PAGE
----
1-to-1 technology deployment is the goal for just about every school district. Parents and educators alike agree that the ability to leverage technology in the classroom is crucial for equipping students to succeed in higher education and in the workforce.
However, sometimes school districts try so hard to maintain a 1-to-1 technology environment that classroom learning suffers. This is the situation we found ourselves in at Auburn School Department until we implemented a sustainable technology approach aimed at improving the classroom experience, even if that meant that not all grades offered one device per student.
Auburn School Department is the district in Auburn, Maine responsible for the education of 3,600 students in 10 schools covering pre-K through 12th grade. Auburn schools have approximately 2,700 devices, including 1,200 iPads used in grades K-6, and 1,500 MacBook Airs acquired through the state’s 1-to-1 initiative for grades 7-12.
“…the overall classroom experience has improved dramatically. Students in each classroom now use reliable devices that are all the same generation, teachers are able to use the latest software and applications…”
In 2011, Auburn schools began offering 1-to-1 iPads to the current kindergarten class. Our goal was to build our 1-to-1 program beginning in kindergarten, so we funded 1-to-1 for each subsequent kindergarten class until the budget ran out in 2014.
At that time we started buying the devices at the end of the lease, and using them until they stopped working. When devices couldn’t be used anymore, we used them for parts.
While we were able to offer 1-to-1 in grades K-3, grades 4-6 were sharing iPads at a ratio of one per four students. One reason for this poor ratio was budget, which caused us to hang onto devices well past their useful lifespan.
As individual devices failed, students were given replacements. While this was disruptive enough for students, we soon found ourselves in a situation where classrooms were using devices with various operating systems. This meant that teachers no longer could count on using specific teaching tools and applications because not every student’s device could accommodate the technology.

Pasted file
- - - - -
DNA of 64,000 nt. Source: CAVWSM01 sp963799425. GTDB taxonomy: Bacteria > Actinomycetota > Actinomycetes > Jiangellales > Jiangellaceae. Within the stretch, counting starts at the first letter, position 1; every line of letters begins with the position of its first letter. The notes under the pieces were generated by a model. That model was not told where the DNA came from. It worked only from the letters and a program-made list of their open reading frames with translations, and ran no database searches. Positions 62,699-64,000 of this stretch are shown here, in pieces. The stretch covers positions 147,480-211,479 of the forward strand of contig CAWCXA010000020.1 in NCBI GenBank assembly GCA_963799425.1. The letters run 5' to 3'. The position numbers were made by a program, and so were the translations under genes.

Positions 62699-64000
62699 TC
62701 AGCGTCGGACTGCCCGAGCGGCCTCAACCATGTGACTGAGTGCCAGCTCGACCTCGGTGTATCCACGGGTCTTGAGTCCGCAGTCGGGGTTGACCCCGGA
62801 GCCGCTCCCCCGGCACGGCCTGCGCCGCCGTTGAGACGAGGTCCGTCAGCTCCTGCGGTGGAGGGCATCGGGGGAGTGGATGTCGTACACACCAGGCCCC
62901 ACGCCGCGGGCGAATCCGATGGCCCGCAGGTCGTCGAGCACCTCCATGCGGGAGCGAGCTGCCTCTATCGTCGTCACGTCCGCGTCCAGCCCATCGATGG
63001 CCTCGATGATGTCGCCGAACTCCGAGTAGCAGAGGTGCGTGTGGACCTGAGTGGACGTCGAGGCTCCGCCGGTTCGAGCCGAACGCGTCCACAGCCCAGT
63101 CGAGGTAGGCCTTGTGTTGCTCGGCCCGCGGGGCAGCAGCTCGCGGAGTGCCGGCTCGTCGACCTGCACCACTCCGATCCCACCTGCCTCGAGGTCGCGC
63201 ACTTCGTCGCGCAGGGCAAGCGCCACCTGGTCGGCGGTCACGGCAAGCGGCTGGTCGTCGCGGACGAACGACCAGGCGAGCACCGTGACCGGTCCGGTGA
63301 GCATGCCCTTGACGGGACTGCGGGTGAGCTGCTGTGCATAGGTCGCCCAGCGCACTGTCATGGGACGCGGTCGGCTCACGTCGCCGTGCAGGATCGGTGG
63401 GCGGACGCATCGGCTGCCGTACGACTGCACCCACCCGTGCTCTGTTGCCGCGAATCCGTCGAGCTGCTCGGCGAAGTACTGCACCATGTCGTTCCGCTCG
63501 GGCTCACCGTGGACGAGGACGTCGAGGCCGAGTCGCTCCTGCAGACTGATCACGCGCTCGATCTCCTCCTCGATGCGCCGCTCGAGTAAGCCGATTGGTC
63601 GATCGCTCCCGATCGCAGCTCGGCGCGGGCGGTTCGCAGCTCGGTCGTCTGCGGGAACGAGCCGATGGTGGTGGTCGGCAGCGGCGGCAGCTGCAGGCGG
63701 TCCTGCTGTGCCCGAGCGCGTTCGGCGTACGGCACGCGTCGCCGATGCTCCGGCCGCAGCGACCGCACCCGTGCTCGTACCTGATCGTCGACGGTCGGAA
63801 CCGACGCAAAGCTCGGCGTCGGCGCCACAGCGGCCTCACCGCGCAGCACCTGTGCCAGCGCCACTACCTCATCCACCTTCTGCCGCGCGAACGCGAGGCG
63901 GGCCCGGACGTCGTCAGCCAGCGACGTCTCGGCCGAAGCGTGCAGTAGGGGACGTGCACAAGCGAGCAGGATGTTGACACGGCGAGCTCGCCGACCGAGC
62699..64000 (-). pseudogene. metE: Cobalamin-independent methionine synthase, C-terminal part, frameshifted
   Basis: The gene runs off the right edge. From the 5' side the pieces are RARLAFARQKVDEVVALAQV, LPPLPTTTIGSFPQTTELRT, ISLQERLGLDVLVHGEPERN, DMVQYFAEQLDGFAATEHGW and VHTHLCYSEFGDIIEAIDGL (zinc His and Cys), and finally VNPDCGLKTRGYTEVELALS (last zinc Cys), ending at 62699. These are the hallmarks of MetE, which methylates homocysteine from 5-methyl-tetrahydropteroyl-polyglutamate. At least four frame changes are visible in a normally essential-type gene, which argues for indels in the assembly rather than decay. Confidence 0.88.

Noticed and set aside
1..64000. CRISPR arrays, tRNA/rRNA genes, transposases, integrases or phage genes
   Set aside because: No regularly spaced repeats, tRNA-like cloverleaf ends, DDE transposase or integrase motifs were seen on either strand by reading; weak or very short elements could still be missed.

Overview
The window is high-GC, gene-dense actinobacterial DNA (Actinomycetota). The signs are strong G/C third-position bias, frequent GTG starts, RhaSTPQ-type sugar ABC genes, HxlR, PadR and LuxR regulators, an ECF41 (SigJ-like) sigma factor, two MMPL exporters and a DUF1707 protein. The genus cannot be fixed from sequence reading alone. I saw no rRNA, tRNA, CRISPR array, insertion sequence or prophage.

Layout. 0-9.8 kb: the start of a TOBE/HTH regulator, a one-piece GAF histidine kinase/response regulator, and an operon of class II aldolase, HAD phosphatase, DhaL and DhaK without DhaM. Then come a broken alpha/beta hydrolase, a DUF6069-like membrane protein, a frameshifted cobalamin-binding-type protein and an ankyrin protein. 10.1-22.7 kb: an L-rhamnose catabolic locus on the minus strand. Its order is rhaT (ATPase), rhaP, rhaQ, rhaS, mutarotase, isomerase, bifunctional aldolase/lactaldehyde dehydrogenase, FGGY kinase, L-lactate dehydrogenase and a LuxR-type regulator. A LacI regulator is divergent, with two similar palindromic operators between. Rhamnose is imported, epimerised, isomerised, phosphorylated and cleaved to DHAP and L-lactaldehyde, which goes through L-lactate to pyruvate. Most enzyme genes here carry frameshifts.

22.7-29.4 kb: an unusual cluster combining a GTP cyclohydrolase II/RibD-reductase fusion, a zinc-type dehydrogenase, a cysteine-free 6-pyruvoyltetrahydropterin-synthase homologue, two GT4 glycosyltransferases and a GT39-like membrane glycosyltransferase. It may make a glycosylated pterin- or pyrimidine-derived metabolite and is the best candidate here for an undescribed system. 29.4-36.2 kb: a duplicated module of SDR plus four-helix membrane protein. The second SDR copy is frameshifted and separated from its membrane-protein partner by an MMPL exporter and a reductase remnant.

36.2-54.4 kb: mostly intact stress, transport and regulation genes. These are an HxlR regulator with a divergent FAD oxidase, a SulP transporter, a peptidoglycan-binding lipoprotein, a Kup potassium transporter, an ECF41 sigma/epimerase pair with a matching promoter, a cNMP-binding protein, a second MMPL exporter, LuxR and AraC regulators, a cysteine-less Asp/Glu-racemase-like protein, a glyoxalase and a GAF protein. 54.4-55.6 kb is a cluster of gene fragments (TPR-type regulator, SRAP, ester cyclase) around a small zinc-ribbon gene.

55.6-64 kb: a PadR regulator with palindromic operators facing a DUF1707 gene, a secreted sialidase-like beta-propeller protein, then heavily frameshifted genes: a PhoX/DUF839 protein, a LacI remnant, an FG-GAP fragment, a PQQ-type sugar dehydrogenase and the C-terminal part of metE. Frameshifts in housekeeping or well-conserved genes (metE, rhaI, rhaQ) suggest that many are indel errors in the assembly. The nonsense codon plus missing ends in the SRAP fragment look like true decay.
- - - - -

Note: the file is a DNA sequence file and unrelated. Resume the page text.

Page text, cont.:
In one classroom, a teacher had to stop using Google Docs, one of our key learning applications, because Google no longer supported some of the browsers on our devices. In addition, other applications couldn’t get the latest updates and were unusable in the classroom.
Outside the classroom, our efforts to manage and repair devices were getting out of hand. At one time we were managing five fleets of devices all with various lease start and end dates, and some were different generations of the same device. Our staff increased just to keep up with the demands of managing and repairing our devices. (See chart)
It became clear to us that the overall goal of providing the best technology-enabled teaching environment wasn’t being reached.
A Change in Mindset
Our history of using devices until they were worthless, and then recycling them for pennies apiece, wasn’t sustainable. We needed a different model that would provide our students reliable and updated technology for the best learning environment, and a streamlined approach to make managing the technology easier.
We adopted a sustainable approach where a single fleet of 1,170 iPads would be leased for grades K-6 for four years and then sold to an Apple buyback company for cash. We knew that Apple devices maintained their value so we devised a timeline to trade in devices when they still have significant residual value and demand for these devices is high on the secondary market. Our plan is to resell our current devices after three years, which should deliver proceeds that will be enough to roll into a new three-year lease.
To do this, we solicited information and quotes from five different buyback companies, and selected Second Life Mac because they were able to send a buyback expert out to do a pre-assessment of our schools’ devices, and give us a realistic quote based on their actual condition.
The process was very simple. They sent Auburn School Department all the packing materials we needed, along with shipping labels. My team simply removed the “Find my iPad” information and activation lock from each device, slipped them into the protective packaging and sealed the boxes. They also arranged for pick up of the devices and we received a check soon after.
Quality over Quantity
Today we are managing just one lease, and by maximizing the money we received on our buyback, we are able to keep our classroom technology current.
While simplifying our technology meant that our lower grades had two students per iPad, the overall classroom experience has improved dramatically. Students in each classroom now use reliable devices that are all the same generation, teachers are able to use the latest software and applications, and professional development has been streamlined.
When it comes to classroom technology, quality should always trump quantity.
Peter K. E. Robinson is Technology Director at Auburn School Department in Auburn, Maine.